Bio: Maciek has been a quality champion his entire professional life. For many years, he’s been focusing on learning, implementing, showing and spreading the idea of quality championship to whoever he can corner, be it Dev, QA, BA, or even Project Managers. He’s a passionate technologist who loves to externalize his thoughts to gain perspectives of others. He tries to document his lessons learned at and his bad jokes on twitter (@mkonkolowicz). He has spoken at local meetups and conferences and loves to share his passion for the quality crusade.

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Wednesday, January 30, 2019 – In Praise of the Generalist

Speaker: Matthew Middleton

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Topic: Michael Bolton calls software testing “Applied Epistemology.” To me, this suggests that those who wish to practice the art and science of testing need to study broadly, to better understand the contexts in which they work. In this presentation, I’ll be discussing the need for generalists versus specialists, why I think cross-pollination is critical to the testing community as well as the other communities we interact with, and some examples of observations I’ve made with regards to overlapping challenges faced by the cyber security and software testing communities.

Bio: Matt is a QA/QC Analyst for Radient360, and has been a black box software tester for a decade, helping developers catch their bugs before they get out into the wild. He’s primarily been influenced by James Bach, Michael Bolton, and Cem Kaner, and subscribes to the Context-Driven School of Testing. He has taught software testing online, through the Association for Software Testing, as well as the inaugural Miramichi class for PLATO Testing.

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Wednesday, November 28, 2018 – Big Data and Analytics for QA

Speaker: Sarah McKenna

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Topic: At a Web scraping company covering 3,000 (and growing) websites, staying on top of changes to scripts and target third party sites was a constant struggle until we started logging each http call and response to an easily queried nosql db and built real time error analytics and error handling. Was not expensive or particularly hard yet made a huge impact on overall quality.

Bio: Passionate quality evangelist with 20 years experience leading QA in numerous NYC startups, corporations and government settings, mostly building test operations from scratch to cover functional, security and performance testing. Focused now on ways to introduce AI into automated functional testing.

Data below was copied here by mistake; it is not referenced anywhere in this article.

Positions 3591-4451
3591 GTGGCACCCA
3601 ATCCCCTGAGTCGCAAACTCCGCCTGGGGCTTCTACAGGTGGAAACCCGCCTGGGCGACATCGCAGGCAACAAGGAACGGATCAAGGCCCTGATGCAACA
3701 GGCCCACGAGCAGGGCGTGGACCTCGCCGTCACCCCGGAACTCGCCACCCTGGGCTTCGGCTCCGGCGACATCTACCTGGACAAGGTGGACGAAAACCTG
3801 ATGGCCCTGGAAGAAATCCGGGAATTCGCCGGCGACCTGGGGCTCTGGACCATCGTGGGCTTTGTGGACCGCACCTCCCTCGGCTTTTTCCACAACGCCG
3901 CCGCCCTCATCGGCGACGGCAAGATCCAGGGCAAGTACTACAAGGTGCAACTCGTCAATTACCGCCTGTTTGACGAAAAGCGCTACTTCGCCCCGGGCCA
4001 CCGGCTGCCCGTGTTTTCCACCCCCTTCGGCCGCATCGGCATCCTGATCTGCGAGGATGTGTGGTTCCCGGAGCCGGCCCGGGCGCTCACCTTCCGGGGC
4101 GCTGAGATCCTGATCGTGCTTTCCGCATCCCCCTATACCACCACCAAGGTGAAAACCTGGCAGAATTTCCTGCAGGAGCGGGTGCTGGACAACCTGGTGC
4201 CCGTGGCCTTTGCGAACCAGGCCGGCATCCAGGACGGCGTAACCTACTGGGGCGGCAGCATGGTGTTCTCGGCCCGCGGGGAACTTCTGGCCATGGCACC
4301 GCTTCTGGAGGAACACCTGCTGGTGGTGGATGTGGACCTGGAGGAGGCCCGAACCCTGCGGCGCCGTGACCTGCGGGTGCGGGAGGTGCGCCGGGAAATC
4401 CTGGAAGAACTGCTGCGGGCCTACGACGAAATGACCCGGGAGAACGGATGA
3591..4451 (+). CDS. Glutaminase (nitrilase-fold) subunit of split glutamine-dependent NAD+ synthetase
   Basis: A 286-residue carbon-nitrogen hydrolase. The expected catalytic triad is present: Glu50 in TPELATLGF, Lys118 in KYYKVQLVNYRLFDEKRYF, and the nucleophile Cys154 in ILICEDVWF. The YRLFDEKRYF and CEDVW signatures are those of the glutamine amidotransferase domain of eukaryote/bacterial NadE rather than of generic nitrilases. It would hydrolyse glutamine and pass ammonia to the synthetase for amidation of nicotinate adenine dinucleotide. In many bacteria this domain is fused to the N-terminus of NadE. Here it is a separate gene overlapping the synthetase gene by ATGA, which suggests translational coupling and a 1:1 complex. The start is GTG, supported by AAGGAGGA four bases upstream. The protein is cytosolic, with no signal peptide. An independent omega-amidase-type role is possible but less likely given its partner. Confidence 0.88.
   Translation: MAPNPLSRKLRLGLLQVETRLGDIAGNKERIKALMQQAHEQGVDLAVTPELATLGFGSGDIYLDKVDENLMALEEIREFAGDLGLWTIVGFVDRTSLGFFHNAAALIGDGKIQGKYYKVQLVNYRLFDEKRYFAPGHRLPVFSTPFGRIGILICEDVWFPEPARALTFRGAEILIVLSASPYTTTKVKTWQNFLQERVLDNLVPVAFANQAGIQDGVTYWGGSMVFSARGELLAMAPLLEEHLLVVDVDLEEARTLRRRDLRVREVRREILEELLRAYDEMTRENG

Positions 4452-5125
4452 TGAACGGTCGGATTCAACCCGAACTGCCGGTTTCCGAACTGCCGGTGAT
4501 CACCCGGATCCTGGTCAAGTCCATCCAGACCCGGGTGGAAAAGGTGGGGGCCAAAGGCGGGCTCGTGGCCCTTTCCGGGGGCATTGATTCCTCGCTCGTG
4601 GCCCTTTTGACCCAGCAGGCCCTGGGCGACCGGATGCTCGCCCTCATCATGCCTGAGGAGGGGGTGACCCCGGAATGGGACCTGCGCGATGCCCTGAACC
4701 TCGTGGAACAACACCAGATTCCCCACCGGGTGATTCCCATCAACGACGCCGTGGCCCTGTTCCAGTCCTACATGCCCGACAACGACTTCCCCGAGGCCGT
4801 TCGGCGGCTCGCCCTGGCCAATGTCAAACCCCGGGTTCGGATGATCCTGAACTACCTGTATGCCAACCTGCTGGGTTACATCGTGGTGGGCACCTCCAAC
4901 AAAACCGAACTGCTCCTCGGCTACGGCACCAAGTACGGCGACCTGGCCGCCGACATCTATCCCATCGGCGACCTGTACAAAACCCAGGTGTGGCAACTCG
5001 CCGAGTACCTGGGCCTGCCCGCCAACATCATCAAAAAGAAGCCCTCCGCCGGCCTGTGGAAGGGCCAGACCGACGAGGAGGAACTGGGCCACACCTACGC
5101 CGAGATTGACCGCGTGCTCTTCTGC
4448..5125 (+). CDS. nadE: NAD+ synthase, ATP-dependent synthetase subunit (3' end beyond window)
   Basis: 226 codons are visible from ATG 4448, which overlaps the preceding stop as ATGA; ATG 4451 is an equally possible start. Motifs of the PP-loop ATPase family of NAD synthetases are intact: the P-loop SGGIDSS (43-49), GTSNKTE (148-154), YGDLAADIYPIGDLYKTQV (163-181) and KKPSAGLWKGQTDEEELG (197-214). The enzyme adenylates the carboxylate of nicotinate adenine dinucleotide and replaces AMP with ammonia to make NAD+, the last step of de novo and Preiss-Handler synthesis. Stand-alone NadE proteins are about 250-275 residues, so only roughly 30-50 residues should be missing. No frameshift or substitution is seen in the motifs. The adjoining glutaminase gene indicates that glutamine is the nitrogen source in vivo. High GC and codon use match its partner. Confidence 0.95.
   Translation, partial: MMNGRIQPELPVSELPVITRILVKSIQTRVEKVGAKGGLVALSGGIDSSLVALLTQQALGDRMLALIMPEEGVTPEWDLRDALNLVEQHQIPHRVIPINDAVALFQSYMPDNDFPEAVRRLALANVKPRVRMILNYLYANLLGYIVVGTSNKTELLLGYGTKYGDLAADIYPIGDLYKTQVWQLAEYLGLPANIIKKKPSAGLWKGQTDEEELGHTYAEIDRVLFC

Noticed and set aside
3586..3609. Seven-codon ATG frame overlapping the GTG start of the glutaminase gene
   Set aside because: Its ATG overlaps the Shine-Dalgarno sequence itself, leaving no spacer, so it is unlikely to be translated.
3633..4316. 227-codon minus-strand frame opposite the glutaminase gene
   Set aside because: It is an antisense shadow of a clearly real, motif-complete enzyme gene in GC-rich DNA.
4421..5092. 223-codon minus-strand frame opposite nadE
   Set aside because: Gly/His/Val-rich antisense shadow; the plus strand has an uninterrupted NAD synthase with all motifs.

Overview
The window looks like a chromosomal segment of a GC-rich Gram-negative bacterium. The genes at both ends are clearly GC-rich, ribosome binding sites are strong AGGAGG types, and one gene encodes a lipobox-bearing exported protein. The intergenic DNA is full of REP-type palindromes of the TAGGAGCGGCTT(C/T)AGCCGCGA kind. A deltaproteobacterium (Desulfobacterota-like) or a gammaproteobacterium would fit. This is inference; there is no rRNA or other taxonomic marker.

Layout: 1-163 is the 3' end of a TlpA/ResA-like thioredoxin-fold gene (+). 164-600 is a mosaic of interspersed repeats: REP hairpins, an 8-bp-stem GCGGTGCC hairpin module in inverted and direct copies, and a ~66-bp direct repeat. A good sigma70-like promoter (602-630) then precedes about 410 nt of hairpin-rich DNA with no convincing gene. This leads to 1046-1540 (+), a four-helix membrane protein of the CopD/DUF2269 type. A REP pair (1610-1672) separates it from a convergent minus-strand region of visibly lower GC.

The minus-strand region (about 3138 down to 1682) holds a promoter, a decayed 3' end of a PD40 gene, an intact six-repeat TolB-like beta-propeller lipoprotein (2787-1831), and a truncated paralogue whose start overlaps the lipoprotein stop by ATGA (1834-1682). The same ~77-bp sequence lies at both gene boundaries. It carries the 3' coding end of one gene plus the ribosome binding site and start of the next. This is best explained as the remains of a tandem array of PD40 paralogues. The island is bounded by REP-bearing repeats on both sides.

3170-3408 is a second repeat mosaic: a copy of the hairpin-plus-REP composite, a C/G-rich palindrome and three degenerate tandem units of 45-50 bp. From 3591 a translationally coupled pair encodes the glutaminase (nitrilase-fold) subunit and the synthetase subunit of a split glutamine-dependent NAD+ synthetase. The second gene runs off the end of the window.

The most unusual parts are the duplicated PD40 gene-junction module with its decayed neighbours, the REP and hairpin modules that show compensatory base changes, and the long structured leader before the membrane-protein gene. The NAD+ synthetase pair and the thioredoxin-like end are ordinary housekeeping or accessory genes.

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Wednesday, October 24, 2018 – “Well-stated, half-solved:” Effectively Reporting, Triaging, and Managing Defects

Speaker: Lauren Weber

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Topic: The quotation “A problem well stated is half-solved” is from American inventor and businessman Charles Kettering [1]. This axiom can be applied to defect reporting, especially when defects are complex, hard to reproduce, or cross several layers of software. A defect report that is complete and accurate can help development correct a problem faster, with fewer log gathering and test-fix cycles, resulting in better quality software delivered faster. In this presentation we discuss construction of effective defect reports, we examine techniques to move defects through their lifecycles efficiently; we also consider ways QA professionals can go beyond reporting defects to debugging them in-depth, and fixing them.

Bio: Lauren Weber has worked in the telecommunications industry since 2003, testing software and leading test teams. He has worked with embedded and real-time systems such as wireless modems, protocol stacks, and video processing solutions, often specializing in verifying standards compliance. He enjoys troubleshooting complex problems, learning from his mistakes, and reading Dilbert comics.

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Wednesday, May 30, 2018 – Everything I Know About Test Automation I Learned From A Developer

Speaker: Lee Manchur

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Topic: Effective test automation requires using the same principles and practices as “real” software development, but often QA teams are expected to write and maintain their own test automation frameworks without a development background. With this in mind, we asked our company’s developers to take a hard look at our automated test architecture, and were amazed at the efficiencies they found! This presentation will explore developer-initiated ideas for functional Selenium and API test suites which helped our team increase our coding efficiency by 50%, and, overall, become more effective testers (and developers). We will explore, in the context of automated tests, effective Object Oriented Design use (but no, this not “yet another” Page Object tutorial!), using abstract classes to maximize code reuse, quickly compare data sets with reflection, and using delegate patterns and methods to generate data. These ideas might be obvious to developers, but are new design patterns to add to the toolbox for most testers.

Bio: Lee Manchur is the QA Manager at OCAS, the application service for Ontario’s public colleges. Since 2014, he has been responsible for testing and guiding software quality practices throughout all of OCAS’ products, after spending nine years testing mobile applications at BlackBerry. A career-long software tester, Lee strives to establish comprehensive test suites within his teams by balancing exploratory and heuristic test practices with scalable automated test solutions.

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Wednesday, April 25, 2018 – Testing Through Time And Space: NASA’s Twenty-Year Mission to Saturn

Speaker: Andrea Connell

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Topic: NASA’s Cassini mission to Saturn launched in 1997, and orbited the ringed planet continuously for thirteen years until the mission ended in 2017. Throughout this time, the Mission Sequencing Subsystem team at the Jet Propulsion Laboratory developed software used to design and validate the spacecraft’s science activities. As we learned more about the Saturn system and as the spacecraft aged, software changes were needed. Automating tests for software that was initially developed before modern architecture and testing methodologies existed posed many challenges. The limited-funding and risk-averse environment of a flagship planetary mission heightened these challenges. This talk will discuss the strategies taken and lessons learned from nearly two decades of flight.

Bio: Andrea Connell has held many roles in her ten-year technical career, including Software Developer, Database Administrator, Certified ScrumMaster, and Test Engineer. Andrea earned her Bachelor’s Degree in Computer Science from the University of Wisconsin – La Crosse and Master’s Degree in Computer Science from the University of Hawaii at Mānoa. She previously worked for, and is now a Software Engineer at NASA’s Jet Propulsion Laboratory.